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My great grandfather held a patent that was created in 1929. I know the patent is expired, is it possible that the patent was passed on to somebody?

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  • Are you asking if it was assigned to another person or entity by your grandfather prior to its expiration in 1946? If so, the online recordation database only goes back to 1980. Before that, any info is in the National Archives.
    – George White
    Sep 1 at 3:36
  • The image file is here: patentimages.storage.googleapis.com/9d/5a/ba/4879b8af617dac/…. I highly doubt you could obtain the original document but it is probably held by the US government somewhere.
    – Eric S
    Sep 1 at 14:57
  • By “passed on to somebody” do you mean the original paper copy? In those days the original ribboned copy was important to physically possess, like a deed or the pink slip for your car. Companies kept them locked in vaults.To sue for infringement you brought it into court. The government won’t have it. If that’s what you're looking for.
    – George White
    Sep 1 at 15:03
  • @GeorgeWhite Interesting! Didn’t know that.
    – Eric S
    Sep 1 at 18:28
  • Apparently this is still the case. From a patent firms website "The patent owner should consider keeping their Ribbon Copy in a safe, identifiable location (like a locking file cabinet) and not circulating it among anyone (even inventors) for display. This is due to the cost and difficulty of obtaining a replacement (see next section on Duplicate Ribbon Copies). Further, the patent owner should document the storage process and maintain an inventory of Ribbon Copies to help in the event of a loss (for example, a fire or flood)." and "It is also self-authenticating at trial."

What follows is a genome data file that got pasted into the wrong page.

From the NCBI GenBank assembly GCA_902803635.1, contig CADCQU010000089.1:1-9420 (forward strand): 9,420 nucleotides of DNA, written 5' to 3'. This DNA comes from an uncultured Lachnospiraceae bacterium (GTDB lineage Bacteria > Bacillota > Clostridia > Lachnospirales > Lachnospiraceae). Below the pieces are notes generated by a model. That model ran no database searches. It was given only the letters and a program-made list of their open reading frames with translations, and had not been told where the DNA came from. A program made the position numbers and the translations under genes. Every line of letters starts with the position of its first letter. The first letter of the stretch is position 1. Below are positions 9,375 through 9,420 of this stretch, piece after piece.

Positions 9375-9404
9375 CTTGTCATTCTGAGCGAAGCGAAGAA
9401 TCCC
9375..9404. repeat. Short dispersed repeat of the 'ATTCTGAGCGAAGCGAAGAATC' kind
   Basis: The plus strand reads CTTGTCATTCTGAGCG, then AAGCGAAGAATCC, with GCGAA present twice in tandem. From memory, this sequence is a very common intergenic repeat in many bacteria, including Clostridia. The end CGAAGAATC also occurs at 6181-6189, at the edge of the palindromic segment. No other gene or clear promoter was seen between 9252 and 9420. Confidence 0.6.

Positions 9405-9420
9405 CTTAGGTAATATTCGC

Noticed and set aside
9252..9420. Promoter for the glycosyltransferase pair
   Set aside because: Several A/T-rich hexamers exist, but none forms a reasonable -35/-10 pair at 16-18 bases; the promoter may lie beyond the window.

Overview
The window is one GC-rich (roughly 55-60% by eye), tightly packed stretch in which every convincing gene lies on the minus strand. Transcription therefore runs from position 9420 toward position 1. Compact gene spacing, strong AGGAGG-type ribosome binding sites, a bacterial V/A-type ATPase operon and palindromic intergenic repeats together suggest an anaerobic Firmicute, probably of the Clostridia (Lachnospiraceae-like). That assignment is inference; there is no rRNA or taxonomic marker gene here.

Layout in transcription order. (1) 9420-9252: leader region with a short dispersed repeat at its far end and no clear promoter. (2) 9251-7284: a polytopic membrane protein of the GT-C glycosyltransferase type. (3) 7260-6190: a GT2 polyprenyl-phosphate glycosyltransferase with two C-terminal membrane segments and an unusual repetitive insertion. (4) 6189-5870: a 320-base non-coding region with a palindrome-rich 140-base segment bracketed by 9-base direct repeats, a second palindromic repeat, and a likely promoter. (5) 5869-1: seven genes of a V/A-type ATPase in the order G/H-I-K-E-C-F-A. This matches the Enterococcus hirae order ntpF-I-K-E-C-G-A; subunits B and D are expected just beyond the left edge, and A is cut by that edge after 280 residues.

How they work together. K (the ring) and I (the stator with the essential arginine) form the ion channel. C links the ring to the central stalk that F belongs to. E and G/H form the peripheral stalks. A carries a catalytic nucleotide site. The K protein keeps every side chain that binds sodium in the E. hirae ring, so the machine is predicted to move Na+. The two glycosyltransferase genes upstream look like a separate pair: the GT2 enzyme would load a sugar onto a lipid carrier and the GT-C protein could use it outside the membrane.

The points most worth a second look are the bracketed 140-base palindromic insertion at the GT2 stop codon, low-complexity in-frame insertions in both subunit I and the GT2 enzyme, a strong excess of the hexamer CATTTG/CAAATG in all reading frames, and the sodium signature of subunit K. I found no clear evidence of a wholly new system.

– George White
    Sep 1 at 22:53
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By “passed on to somebody” do you mean the original paper copy? In those days, and even now to a lesser extent, the original ribboned copy was important to physically possess, like a deed or the pink slip for your car. Companies kept them locked in vaults.To sue for infringement you brought it into court. The original can still be important “self authenticating” evidence at trial.

We will not be able to locate that original document. The USPTO has an Office of Recordation were transfers of latent ownership can be filed. On that site it says records before 1980 are in the National Archives. If rights were assigned the ribboned copy should have gone to the new owner. Since it has been worthless since 1946 it may have been disposed of.

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